It is, in fact, humoral medicine that I saw as a common driving factor throughout premodern Islamic theories of virtue, well beyond the philosophers. The influence of the humors over one’s balance of character traits appears in stories, vernacular poetry, such as Ibn Quzmān’s zajals, Sufi treatises, really almost any literary domain whatsoever. Sometimes, such as in the allegories of Ibn Sīnā or Suhrawardī, reference to the dominance of one humor over the others was explicit. But—as appears in the book’s discussion of Rūmī’s narrative of the Sufi and the Judge—often humoral medicine hummed in the background, part of a network of assumptions that any premodern writer would have. In that regard, it was not unlike the way in which modern psychology shapes our language of values, so that we might describe an act as “unhealthy,” a personality as “obsessive,” a memory as “repressed,” or a person as “neurotic” or “delusional” without any formal training in psychology, or even much attention to the way these terms function within the specialized vocabularies of psychoanalysis.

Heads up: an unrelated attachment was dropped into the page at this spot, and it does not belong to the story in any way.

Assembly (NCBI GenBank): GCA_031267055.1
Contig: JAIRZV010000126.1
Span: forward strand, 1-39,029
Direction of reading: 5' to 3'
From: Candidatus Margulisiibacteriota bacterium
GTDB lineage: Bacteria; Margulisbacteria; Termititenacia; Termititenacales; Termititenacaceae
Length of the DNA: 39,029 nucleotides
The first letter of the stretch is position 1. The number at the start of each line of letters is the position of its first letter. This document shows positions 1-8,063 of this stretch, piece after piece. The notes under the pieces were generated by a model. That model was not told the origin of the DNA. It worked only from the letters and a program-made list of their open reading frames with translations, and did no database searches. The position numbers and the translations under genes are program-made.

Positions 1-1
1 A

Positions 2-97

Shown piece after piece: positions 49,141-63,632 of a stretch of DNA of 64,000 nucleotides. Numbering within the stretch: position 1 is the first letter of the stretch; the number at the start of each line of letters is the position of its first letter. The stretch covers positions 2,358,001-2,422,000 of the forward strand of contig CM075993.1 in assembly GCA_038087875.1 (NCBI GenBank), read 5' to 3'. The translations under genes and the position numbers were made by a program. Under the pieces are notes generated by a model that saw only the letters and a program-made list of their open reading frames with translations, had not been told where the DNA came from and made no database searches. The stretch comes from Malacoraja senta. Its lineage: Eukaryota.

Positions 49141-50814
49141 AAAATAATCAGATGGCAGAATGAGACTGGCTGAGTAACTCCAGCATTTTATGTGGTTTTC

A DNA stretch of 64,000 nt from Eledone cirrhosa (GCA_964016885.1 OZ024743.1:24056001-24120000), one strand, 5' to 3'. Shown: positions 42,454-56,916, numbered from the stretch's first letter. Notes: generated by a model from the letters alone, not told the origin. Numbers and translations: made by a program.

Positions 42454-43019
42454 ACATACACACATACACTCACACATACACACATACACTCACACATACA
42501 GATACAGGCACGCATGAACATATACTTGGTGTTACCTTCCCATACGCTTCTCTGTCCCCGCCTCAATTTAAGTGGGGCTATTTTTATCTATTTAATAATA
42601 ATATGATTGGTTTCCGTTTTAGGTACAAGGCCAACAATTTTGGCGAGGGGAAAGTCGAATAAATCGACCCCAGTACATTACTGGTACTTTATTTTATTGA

As a story within that story, Rūmī tells us that a Turkic soldier learns that it is common for tailors to deceive their patrons and steal cloth. He makes a wager with his friends that he will be able to have his work done and avoid being subject to pilfering. He chooses the most deceitful tailor known to all, takes his fabric, and tempts fate. You’ll notice already the soldier’s willingness to take risks, a function of his sanguine nature, an initial sign that he is governed by the irascible faculty. Rūmī mentions none of this, nor delves in any way into the niceties of humoral theory. Rather, the personalities that Rūmī describes conform with this theory because Rūmī’s view of personality has been so shaped by humoral medicine. The tailor realizes that the soldier is governed by the properties of blood, knowing that the soldier can easily be made angry, but can also easily be made boisterous and energetically happy. The tailor begins to share jokes with the solider as he works. Here Rūmī uses a language of “warming,” as if the tailor knows that making the soldier’s warm nature already warmer will make him less aware of his surroundings. The jokes cause the soldier to laugh, often closing his eyes or even falling in the process. Each time this happens, the tailor steals some fabric. Finally, when the soldier asks for another joke, the tailor replies that even one more joke would make your caftan (qabā) too tight.” That is, each joke has allowed him to steal just enough cloth for the caftan to fit. References such as this to humoral medicine abound in classical Arabic and Persian literature, even when ethics is not explicitly at stake in the writing. They become even more common when the author in question ventures into the character traits.